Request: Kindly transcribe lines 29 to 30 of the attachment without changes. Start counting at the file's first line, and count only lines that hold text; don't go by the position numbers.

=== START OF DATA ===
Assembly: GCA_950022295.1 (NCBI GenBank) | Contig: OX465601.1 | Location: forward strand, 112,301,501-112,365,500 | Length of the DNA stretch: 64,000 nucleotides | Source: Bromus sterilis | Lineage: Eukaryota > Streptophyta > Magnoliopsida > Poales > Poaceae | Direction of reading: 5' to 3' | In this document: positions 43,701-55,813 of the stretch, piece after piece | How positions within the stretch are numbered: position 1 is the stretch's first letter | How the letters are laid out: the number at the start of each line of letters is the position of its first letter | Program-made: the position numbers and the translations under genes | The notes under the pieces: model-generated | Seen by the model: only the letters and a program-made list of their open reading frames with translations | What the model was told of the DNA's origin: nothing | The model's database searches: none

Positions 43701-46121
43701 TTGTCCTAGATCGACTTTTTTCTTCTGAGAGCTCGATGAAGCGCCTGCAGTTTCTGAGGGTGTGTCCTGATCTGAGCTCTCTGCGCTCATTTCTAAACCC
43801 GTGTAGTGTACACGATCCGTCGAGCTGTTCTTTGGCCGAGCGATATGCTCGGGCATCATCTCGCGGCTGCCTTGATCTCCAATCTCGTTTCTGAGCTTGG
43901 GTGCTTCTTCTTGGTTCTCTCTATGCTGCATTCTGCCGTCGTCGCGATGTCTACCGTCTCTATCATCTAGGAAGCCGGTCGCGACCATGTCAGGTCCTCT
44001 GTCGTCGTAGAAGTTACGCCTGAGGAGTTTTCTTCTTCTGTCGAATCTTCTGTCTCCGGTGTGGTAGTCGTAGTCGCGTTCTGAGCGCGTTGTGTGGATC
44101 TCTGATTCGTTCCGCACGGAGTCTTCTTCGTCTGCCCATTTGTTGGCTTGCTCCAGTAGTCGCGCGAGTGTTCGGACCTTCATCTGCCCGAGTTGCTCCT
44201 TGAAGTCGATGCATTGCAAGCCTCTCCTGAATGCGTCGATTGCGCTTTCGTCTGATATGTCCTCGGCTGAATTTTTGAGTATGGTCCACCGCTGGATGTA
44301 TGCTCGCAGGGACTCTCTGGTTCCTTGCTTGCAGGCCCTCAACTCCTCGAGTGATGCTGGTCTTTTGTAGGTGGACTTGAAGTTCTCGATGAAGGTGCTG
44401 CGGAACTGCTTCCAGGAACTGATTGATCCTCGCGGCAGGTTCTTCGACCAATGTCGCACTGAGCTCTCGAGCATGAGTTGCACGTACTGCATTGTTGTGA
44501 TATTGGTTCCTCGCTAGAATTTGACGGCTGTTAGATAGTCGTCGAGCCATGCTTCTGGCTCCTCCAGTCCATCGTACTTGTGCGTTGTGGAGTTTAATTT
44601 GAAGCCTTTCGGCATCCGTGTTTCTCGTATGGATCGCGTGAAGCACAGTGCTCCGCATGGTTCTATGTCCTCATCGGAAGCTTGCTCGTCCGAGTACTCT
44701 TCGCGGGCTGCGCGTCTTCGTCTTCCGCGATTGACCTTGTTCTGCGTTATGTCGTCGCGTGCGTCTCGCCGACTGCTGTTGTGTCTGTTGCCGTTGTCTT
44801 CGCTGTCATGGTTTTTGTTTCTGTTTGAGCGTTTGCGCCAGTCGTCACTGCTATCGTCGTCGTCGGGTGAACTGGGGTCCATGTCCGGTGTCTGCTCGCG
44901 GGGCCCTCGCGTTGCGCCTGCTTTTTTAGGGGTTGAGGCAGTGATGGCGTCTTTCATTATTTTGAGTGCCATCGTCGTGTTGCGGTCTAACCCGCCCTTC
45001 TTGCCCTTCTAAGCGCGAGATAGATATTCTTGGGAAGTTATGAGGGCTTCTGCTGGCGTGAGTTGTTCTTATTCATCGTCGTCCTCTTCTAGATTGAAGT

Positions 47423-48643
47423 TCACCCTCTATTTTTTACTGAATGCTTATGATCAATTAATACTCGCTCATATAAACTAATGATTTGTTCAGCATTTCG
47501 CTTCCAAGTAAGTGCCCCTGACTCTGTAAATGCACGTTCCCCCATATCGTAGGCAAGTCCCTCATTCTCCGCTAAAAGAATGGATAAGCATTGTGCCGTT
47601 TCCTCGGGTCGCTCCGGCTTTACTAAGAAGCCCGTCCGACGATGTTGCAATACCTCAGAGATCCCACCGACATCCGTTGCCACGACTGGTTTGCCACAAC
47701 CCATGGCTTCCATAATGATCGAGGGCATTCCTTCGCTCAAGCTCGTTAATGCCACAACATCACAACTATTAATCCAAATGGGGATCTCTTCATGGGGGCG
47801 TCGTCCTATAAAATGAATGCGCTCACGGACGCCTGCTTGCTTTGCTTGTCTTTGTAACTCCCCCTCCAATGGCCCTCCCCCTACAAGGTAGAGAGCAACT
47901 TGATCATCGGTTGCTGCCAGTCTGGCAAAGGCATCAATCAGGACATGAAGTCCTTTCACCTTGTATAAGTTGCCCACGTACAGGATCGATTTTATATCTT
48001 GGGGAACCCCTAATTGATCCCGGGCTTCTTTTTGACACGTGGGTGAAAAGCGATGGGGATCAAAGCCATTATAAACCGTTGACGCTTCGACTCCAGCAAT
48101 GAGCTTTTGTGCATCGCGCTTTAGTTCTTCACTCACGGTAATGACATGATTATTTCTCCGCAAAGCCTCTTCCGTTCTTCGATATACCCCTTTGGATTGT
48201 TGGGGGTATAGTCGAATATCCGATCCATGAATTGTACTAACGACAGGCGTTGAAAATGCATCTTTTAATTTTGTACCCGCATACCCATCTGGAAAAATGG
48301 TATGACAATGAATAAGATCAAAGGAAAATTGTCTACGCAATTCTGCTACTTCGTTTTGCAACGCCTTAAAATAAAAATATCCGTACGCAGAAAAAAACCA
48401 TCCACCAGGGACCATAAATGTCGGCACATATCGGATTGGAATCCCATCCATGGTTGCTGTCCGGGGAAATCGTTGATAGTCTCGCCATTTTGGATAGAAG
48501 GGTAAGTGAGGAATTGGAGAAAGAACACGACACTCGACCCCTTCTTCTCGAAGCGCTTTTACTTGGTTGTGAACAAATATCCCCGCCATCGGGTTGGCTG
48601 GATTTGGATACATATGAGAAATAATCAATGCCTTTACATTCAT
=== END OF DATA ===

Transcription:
48501 GGTAAGTGAGGAATTGGAGAAAGAACACGACACTCGACCCCTTCTTCTCGAAGCGCTTTTACTTGGTTGTGAACAAATATCCCCGCCATCGGGTTGGCTG
48601 GATTTGGATACATATGAGAAATAATCAATGCCTTTACATTCAT